The bleak continent (Hamodia, October 24)

The global economy is getting rapidly worse. That is clear to anyone who carefully follows the hard data regarding the economies of the main countries and blocs. Goldman Sachs, whose economic research is among the best, has just published updated analysis confirming both the “getting worse” and the “rapidly” components of the situation.

But once again, within the generally negative picture, it is Europe than stands out as being in by far the worst shape. This is not surprising — indeed, anything else would be considered amazing, because we have come to expect Europe to be the weakest link in the global chain.

The ‘Old Continent’ achieves this unenviable position in the face of stiff competition, especially from Japan — and, indeed, it may well be argued that Japan’s social and economic problems are more intractable than those of Europe. Yet Japan has offsetting advantages that, somehow, keep its business sector afloat and prevent its government sector from going bankrupt. Europe — which for all practical purposes means the 28-member European Union (EU) — is weak in almost every respect, with very few remaining strong points.

The crisis in Europe broke open almost five years ago, in November 2009. That was when the newly-elected government of Greece admitted to the EU secretariat in Brussels that the previous government had cooked the country’s books and that the Greek budget deficit, and hence the country’s debts, were much larger than had been reported.

From then on, a series of massive crises shook the EU to its foundations. It seemed that several countries, mostly along the Mediterranean but also including Ireland, were effectively bankrupt and would have to leave the European Monetary Union — the euro — and perhaps even the EU itself. These crises continued, on-and-off, until the summer of 2012.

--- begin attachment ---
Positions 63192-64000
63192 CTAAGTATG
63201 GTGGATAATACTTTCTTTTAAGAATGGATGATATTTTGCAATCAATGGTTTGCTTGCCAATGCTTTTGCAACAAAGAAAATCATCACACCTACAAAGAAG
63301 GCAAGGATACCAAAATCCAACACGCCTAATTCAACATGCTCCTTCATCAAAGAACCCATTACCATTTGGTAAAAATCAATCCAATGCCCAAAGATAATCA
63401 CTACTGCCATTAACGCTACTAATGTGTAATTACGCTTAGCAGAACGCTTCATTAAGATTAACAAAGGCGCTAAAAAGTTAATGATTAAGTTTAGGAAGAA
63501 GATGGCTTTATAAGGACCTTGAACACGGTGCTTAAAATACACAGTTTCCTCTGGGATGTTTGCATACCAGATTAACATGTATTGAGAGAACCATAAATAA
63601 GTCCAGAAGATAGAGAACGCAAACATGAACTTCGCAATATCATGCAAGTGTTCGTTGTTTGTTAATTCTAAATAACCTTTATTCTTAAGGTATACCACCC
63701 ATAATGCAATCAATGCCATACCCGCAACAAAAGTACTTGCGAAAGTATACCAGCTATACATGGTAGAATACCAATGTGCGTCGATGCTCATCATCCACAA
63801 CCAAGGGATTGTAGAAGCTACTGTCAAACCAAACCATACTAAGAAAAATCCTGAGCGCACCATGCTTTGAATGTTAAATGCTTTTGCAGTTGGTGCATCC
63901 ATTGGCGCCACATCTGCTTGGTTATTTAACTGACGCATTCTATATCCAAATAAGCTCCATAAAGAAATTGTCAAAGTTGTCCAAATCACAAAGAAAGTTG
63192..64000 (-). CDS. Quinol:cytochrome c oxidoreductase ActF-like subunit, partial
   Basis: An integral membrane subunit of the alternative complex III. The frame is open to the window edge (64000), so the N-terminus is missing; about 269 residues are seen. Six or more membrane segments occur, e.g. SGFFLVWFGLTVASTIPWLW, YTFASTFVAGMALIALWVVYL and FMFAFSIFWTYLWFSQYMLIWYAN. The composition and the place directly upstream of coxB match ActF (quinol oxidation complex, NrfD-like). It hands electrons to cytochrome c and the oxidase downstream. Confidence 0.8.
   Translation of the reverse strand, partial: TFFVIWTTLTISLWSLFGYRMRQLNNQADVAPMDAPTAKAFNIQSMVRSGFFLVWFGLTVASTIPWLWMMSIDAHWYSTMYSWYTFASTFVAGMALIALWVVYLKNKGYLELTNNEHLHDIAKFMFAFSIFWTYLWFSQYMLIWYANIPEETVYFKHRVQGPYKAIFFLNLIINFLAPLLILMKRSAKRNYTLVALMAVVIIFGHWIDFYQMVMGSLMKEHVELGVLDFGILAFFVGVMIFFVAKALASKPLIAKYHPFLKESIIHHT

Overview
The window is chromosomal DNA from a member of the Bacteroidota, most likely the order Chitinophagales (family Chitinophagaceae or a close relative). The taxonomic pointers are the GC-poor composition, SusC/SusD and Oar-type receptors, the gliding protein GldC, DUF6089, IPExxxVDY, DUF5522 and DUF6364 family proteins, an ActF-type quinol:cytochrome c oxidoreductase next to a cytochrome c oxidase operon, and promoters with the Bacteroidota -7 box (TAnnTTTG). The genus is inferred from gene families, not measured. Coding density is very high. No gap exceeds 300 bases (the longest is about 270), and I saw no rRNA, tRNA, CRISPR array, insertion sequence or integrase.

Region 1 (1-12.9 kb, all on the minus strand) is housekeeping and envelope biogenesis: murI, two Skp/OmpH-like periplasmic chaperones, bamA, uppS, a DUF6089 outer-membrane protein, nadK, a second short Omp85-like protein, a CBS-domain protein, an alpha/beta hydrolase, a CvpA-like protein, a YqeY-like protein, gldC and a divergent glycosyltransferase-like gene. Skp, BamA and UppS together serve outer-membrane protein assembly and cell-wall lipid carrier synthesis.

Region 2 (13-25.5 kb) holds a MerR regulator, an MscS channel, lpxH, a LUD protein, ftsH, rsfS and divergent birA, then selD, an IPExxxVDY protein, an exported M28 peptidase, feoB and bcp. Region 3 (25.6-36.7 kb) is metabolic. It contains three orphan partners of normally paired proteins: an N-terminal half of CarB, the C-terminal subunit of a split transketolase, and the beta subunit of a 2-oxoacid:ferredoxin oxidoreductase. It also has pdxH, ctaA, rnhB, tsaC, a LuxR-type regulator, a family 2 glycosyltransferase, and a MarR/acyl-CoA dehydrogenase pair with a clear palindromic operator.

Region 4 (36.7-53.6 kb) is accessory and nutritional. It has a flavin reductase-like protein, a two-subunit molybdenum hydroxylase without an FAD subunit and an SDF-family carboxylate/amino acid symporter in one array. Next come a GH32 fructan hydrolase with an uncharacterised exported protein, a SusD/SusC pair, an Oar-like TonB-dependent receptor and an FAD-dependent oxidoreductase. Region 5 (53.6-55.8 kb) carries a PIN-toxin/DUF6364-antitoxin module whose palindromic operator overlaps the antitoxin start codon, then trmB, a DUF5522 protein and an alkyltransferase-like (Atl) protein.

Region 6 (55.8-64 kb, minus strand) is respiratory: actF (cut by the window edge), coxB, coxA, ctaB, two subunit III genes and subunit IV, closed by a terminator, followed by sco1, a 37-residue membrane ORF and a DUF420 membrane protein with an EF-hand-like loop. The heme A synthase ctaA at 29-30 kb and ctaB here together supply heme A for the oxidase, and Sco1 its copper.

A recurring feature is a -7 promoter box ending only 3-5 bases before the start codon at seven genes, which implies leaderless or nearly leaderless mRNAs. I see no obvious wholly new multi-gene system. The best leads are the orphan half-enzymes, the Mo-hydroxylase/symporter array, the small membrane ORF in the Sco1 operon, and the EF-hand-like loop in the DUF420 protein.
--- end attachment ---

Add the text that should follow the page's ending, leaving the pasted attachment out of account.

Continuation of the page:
However, at that point, the President of the European Central Bank, Mario Draghi, announced that his institution would do “whatever it takes” to defend the euro and prevent major European financial institutions, let alone entire countries, from going bankrupt. This commitment, and the limited measures that were actually taken, proved sufficient to calm the markets and, as it turned out, to end the series of crises.

This was impressive in itself, but the results were still more dramatic as time passed. The yield on bonds issued by the governments of the weakest countries, which had been as high as 6-7% for Italy and Spain and much higher for Portugal and Greece, fell hard and fast. Where previously their bonds were unattractive at almost any price, now when they issued new bonds these were over-subscribed as suddenly everyone wanted a piece of the action.

Yet despite the financial fireworks — and even the political upheavals in countries such as Italy — very little has changed in the underlying economies. Fortunately for the ECB, Dragi’s promise has not been put to the test. His program remains just a theoretical blueprint, with no rules as to how it would work in practice. But its biggest problem is that the biggest and richest country in the EU is against it.

The German central bank — the Bundesbank — simply doesn’t believe in the ECB’s strategy, seeing it as bad economics and also politically counter-productive, because it allows the politicians to avoid making the structural reforms that are essential in most European countries. Perhaps the fiercest criticism yet against the idea that the ECB should actually buy bonds in the market, as the US Federal Reserve has done, or that Germany should run a bigger budget deficit, was made by Bundesbank President Jens Weidmann last week at a conference in Riga, Latvia.

“The biggest bottleneck for growth in the euro area is not monetary policy, nor is it the lack of fiscal stimulus: it is the structural barriers that impede competition, innovation and productivity,” he said.

With most of Europe already in recession and even the German economy stalling out,  the gulf between Germany and its partners over what policies to pursue seems wider than ever — and the European economy is about to fall through that hole.

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